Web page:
Since Kyoto and Nagoya are relatively close by shinkansen, I decided to spend two nights at a business hotel in Shijo after the final day of the Summit and revisit some of my old favorite places. One temple that I haven’t seen in over 6 years is Kyoto’s Kinkakuji that was recently under construction, so I decided to visit it while hitting up some of the most delicious vegan and dessert shops in town.

This article will cover my top summer picks for Kyoto (2022). Please be aware that the heat is intense during August, so it is recommended to drink lots of water and limit your exposure to the sun.

Kinkakuji

Kinkakuji is one of Kyoto’s most famous temples due to its shining gold leaf architecture and the beautiful pond it overlooks. It used to be the former place of retirement for the shogun Ashikaga Yoshimitsu, but now serves as a symbolic landmark of Kyoto. Around the temple are various gardens with statues of prominent Buddhist figures and a pond that is said to never dry up. Kinkakuji holds a lot of history as well of lore, so if you have ever studied abroad or gone on a group trip to Kyoto, this place is probably at the top of your itinerary. I first visited this temple during my study abroad trip in 2013, then again on a trip in 2016. I am happy that 6 years later it is just as beautiful and well-preserved as I remember.

There are city buses that go to the entrance of Kinkakuji directly from Kyoto Station for a mere 230 yen, so it’s pretty easy to reach. You may also be interested in checking out Ginkakuji (also known as the Silver Pavilion) which is a short bus ride away, but in my humble opinion it’s not as pretty as the gold one!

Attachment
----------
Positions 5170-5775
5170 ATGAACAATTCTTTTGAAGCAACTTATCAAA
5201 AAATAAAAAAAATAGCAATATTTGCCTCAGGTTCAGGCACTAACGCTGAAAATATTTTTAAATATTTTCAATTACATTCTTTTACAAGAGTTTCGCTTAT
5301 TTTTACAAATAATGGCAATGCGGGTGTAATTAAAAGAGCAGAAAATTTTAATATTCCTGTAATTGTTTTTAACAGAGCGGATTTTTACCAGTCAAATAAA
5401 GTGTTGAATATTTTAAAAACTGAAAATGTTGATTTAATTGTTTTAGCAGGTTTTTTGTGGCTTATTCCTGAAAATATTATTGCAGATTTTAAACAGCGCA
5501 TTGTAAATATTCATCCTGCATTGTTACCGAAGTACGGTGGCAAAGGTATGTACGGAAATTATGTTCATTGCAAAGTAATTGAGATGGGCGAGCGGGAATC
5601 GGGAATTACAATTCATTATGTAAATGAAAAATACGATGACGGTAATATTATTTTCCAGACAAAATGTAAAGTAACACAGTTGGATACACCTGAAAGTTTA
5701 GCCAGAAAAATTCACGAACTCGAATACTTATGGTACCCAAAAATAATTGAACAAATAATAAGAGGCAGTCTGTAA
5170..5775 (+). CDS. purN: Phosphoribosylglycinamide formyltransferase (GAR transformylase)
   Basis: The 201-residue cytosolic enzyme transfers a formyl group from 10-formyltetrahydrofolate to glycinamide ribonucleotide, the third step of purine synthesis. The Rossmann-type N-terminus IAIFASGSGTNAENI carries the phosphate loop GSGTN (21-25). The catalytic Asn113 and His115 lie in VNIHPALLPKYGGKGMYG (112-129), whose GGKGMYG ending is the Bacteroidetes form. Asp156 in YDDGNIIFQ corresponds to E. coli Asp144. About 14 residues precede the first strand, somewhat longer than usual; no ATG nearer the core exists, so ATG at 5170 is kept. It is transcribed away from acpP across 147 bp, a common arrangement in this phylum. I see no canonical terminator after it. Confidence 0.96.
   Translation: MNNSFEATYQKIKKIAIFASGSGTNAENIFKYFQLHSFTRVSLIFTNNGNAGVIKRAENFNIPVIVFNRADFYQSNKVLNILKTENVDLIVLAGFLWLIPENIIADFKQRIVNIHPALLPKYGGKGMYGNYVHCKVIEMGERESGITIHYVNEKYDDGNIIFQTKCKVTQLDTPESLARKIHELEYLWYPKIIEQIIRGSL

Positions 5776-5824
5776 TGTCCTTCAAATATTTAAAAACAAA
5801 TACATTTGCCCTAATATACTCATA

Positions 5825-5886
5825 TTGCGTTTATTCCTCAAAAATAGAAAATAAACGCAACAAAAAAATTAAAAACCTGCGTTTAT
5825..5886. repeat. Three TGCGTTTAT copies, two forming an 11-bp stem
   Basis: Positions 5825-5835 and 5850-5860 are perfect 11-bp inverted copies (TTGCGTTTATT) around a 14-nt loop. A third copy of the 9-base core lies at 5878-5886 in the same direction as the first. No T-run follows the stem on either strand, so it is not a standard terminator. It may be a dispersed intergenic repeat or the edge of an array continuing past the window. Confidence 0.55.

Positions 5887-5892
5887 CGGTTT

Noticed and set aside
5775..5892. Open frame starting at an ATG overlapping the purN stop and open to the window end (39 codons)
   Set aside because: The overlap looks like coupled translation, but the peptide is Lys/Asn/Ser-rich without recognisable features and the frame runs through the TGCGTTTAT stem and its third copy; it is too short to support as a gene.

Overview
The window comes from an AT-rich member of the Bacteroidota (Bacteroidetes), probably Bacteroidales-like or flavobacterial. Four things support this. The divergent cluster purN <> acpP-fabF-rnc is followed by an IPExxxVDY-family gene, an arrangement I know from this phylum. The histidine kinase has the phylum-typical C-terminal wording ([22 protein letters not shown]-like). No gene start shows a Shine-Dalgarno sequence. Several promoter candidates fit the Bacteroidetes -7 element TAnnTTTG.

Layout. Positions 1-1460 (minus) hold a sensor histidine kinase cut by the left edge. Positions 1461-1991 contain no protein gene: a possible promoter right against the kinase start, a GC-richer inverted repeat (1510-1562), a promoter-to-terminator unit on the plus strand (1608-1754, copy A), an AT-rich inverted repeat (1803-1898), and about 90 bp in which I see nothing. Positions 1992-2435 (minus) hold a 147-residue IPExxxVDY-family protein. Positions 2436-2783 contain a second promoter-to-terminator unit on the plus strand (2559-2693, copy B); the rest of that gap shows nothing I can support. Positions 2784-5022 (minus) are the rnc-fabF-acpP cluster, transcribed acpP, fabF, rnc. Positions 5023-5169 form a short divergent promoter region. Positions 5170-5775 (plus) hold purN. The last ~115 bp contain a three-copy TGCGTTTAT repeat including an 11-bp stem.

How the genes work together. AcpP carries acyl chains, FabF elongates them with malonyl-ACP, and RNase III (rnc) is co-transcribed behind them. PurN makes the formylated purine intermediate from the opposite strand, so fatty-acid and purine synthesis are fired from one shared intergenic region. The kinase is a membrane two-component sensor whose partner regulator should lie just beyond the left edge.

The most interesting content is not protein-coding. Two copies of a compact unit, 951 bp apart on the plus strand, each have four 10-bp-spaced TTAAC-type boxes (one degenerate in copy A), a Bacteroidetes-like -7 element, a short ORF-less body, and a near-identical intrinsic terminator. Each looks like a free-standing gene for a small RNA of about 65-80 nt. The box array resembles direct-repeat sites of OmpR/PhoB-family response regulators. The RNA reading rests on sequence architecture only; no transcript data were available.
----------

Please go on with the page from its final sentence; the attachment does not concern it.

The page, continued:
Address: 1 Kinkakujicho, Kita Ward, Kyoto, 603-8361
Entrance Fee: 400 yen

If you are curious where I rented my yukata, please see my previous kimono and yukata rental article.

The Latest Aesthetic Gourmet Experiences in Kyoto

As a lover of aesthetic food, I had quite a long list of places that I wanted to try in Kyoto! Here are the best ones that I’ve came across during this trip:

Egyptian Noodles at Pelgag

Pelgag is a Japanese owned “spice restaurant” that serves delicious ethnic food and alcohol with organic ingredients. Their dishes are made with a lot of exotic herbs and spices that the owner discovered while traveling through Central and South America as well as Asia and Europe. Though there are many unique things on their menu (including vegetarian and vegan options), I was most interested in the Egyptian Noodles because I had never tried them before. The noodles had the texture of ramen and tasted similar to Pad Thai which made me feel nostalgic of my days in Thailand. I was happy to have such a delicious vegan meal during my first night here and also ordered a glass of organic white wine to go with it. If you like curry and spicy food then you will most definitely enjoy this restaurant!

Choco Mint Ball with Creamy Foam at Atelier de Godiva

From early summer to fall of this year, Atelier de Godiva located in the Daimaru shopping mall of Kyoto has a very special mint chocolate menu! This chocolate mint ball that I ordered is filled with mint cream that you can drink through a chocolate straw. Now that’s what I call aesthetic food! I like the concept of food and desserts being served in bowls that are fully edible because it helps eliminate plastic and paper waste in addition to being delicious. I am excited to see what other seasonal menus this store introduces, because you can only order this at the Kyoto location!